Medical Dermatology - Hair Loss
The medical term for hair loss is alopecia. Pattern baldness (androgenetic alopecia), the most common type of alopecia, affects roughly one-third of men and women. It’s typically permanent. Other types of alopecia are temporary, including alopecia areata. It can involve hair loss on your scalp or other parts of your body. Baldness typically refers to excessive hair loss from your scalp and can be the result of heredity, certain medications or an underlying medical condition. Anyone can experience hair loss.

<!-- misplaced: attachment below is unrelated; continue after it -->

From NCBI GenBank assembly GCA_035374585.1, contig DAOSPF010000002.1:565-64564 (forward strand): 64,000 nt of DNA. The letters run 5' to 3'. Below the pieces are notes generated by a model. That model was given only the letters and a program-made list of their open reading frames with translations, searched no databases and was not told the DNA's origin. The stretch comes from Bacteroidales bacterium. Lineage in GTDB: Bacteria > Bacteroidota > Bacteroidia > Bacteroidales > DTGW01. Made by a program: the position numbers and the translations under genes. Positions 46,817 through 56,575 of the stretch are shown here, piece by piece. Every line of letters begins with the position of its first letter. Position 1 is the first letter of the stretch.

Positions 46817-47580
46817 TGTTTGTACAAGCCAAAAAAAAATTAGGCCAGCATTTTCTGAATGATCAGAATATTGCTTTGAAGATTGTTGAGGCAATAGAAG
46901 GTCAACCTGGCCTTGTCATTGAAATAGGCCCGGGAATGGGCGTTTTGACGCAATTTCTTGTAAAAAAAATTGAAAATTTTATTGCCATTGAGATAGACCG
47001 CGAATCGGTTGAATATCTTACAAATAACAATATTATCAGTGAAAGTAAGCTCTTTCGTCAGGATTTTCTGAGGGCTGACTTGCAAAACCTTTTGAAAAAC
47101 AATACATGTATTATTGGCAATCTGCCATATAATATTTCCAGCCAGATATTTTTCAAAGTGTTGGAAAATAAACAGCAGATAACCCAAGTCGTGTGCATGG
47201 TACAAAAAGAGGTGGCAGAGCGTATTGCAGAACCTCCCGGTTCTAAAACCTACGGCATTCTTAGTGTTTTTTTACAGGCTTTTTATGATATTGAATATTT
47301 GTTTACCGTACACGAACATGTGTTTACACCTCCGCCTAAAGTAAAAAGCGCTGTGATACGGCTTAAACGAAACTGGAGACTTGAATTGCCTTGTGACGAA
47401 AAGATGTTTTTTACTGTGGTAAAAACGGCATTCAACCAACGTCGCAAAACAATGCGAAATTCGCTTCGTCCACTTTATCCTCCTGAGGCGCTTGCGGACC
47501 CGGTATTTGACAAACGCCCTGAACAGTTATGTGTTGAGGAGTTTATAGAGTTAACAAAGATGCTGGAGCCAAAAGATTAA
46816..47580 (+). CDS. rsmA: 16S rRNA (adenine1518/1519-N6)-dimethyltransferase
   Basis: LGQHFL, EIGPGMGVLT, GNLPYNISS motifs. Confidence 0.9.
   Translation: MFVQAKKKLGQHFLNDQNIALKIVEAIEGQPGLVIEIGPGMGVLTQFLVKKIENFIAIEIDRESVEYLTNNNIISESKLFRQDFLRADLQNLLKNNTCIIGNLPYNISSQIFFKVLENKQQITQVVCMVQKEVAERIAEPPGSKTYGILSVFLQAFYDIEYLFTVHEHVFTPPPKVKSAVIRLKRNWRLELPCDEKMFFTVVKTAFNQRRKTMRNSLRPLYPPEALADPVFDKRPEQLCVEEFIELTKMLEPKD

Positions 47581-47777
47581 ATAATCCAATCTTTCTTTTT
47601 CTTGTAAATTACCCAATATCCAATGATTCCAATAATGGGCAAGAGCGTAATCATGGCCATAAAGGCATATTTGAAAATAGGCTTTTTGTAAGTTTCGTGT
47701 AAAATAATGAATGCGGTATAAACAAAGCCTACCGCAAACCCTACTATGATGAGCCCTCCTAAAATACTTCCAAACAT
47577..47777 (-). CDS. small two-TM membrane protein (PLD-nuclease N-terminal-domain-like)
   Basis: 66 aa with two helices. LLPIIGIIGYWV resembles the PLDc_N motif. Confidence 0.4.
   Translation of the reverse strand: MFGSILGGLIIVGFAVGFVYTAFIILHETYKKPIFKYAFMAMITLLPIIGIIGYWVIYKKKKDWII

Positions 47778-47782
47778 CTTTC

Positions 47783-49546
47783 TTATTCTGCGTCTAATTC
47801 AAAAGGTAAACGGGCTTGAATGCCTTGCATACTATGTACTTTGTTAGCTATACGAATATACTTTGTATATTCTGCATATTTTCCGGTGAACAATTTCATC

Some people prefer to let their baldness run its course untreated and unhidden. Others may cover it up with hairstyles, makeup, hats or scarves. And still others choose one of the medications and surgical procedures that are available to treat hair loss. Before pursuing any of these treatment options, talk with your doctor about the cause of and best possible treatments for your hair loss.
Talk to your doctor if you notice sudden or patchy hair loss or more than usual hair loss when combing or washing your hair. Sudden hair loss can signal an underlying medical condition and may require medical treatment.